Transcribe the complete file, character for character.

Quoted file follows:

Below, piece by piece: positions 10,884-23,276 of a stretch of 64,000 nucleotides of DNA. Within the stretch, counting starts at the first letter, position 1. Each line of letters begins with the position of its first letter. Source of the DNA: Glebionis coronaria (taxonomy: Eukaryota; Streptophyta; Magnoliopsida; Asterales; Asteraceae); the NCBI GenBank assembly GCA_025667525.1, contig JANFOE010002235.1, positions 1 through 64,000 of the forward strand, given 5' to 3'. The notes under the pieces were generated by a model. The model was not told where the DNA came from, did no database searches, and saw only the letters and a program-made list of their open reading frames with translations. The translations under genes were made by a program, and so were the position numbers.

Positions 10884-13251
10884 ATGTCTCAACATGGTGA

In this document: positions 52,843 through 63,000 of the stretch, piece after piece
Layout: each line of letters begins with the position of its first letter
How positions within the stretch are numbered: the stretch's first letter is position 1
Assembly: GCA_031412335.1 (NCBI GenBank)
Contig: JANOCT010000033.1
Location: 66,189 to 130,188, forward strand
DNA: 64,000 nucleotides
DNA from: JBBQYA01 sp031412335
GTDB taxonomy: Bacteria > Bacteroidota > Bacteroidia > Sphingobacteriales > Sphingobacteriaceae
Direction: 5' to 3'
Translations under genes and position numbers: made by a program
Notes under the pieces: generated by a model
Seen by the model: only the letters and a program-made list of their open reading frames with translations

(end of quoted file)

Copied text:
Below, piece by piece: positions 10,884-23,276 of a stretch of 64,000 nucleotides of DNA. Within the stretch, counting starts at the first letter, position 1. Each line of letters begins with the position of its first letter. Source of the DNA: Glebionis coronaria (taxonomy: Eukaryota; Streptophyta; Magnoliopsida; Asterales; Asteraceae); the NCBI GenBank assembly GCA_025667525.1, contig JANFOE010002235.1, positions 1 through 64,000 of the forward strand, given 5' to 3'. The notes under the pieces were generated by a model. The model was not told where the DNA came from, did no database searches, and saw only the letters and a program-made list of their open reading frames with translations. The translations under genes were made by a program, and so were the position numbers.

Positions 10884-13251
10884 ATGTCTCAACATGGTGA

In this document: positions 52,843 through 63,000 of the stretch, piece after piece
Layout: each line of letters begins with the position of its first letter
How positions within the stretch are numbered: the stretch's first letter is position 1
Assembly: GCA_031412335.1 (NCBI GenBank)
Contig: JANOCT010000033.1
Location: 66,189 to 130,188, forward strand
DNA: 64,000 nucleotides
DNA from: JBBQYA01 sp031412335
GTDB taxonomy: Bacteria > Bacteroidota > Bacteroidia > Sphingobacteriales > Sphingobacteriaceae
Direction: 5' to 3'
Translations under genes and position numbers: made by a program
Notes under the pieces: generated by a model
Seen by the model: only the letters and a program-made list of their open reading frames with translations